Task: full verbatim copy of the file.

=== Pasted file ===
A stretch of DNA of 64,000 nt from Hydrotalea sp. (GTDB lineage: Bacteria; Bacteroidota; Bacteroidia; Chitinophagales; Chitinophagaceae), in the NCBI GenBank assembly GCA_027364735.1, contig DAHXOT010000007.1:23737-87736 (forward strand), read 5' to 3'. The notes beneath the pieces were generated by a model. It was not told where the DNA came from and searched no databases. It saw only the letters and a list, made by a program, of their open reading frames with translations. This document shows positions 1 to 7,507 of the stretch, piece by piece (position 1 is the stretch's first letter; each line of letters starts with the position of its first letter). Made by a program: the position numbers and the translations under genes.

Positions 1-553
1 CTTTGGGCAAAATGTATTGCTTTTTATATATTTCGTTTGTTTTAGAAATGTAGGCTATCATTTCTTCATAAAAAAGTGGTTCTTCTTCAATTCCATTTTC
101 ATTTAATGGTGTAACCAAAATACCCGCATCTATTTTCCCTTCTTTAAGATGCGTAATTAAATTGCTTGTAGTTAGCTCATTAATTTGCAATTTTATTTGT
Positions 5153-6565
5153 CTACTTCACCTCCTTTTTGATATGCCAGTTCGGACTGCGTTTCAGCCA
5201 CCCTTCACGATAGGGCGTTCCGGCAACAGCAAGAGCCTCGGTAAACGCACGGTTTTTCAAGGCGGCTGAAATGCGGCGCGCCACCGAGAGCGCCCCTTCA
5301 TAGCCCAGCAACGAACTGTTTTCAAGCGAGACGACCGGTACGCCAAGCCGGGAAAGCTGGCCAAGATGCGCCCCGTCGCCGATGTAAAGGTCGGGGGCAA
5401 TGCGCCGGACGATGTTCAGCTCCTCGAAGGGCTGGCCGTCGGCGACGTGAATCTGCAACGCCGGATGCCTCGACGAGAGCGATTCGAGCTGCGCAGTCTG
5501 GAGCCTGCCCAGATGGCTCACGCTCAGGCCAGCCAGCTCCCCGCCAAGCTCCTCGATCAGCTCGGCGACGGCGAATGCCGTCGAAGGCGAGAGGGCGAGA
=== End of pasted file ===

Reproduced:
A stretch of DNA of 64,000 nt from Hydrotalea sp. (GTDB lineage: Bacteria; Bacteroidota; Bacteroidia; Chitinophagales; Chitinophagaceae), in the NCBI GenBank assembly GCA_027364735.1, contig DAHXOT010000007.1:23737-87736 (forward strand), read 5' to 3'. The notes beneath the pieces were generated by a model. It was not told where the DNA came from and searched no databases. It saw only the letters and a list, made by a program, of their open reading frames with translations. This document shows positions 1 to 7,507 of the stretch, piece by piece (position 1 is the stretch's first letter; each line of letters starts with the position of its first letter). Made by a program: the position numbers and the translations under genes.

Positions 1-553
1 CTTTGGGCAAAATGTATTGCTTTTTATATATTTCGTTTGTTTTAGAAATGTAGGCTATCATTTCTTCATAAAAAAGTGGTTCTTCTTCAATTCCATTTTC
101 ATTTAATGGTGTAACCAAAATACCCGCATCTATTTTCCCTTCTTTAAGATGCGTAATTAAATTGCTTGTAGTTAGCTCATTAATTTGCAATTTTATTTGT
Positions 5153-6565
5153 CTACTTCACCTCCTTTTTGATATGCCAGTTCGGACTGCGTTTCAGCCA
5201 CCCTTCACGATAGGGCGTTCCGGCAACAGCAAGAGCCTCGGTAAACGCACGGTTTTTCAAGGCGGCTGAAATGCGGCGCGCCACCGAGAGCGCCCCTTCA
5301 TAGCCCAGCAACGAACTGTTTTCAAGCGAGACGACCGGTACGCCAAGCCGGGAAAGCTGGCCAAGATGCGCCCCGTCGCCGATGTAAAGGTCGGGGGCAA
5401 TGCGCCGGACGATGTTCAGCTCCTCGAAGGGCTGGCCGTCGGCGACGTGAATCTGCAACGCCGGATGCCTCGACGAGAGCGATTCGAGCTGCGCAGTCTG
5501 GAGCCTGCCCAGATGGCTCACGCTCAGGCCAGCCAGCTCCCCGCCAAGCTCCTCGATCAGCTCGGCGACGGCGAATGCCGTCGAAGGCGAGAGGGCGAGA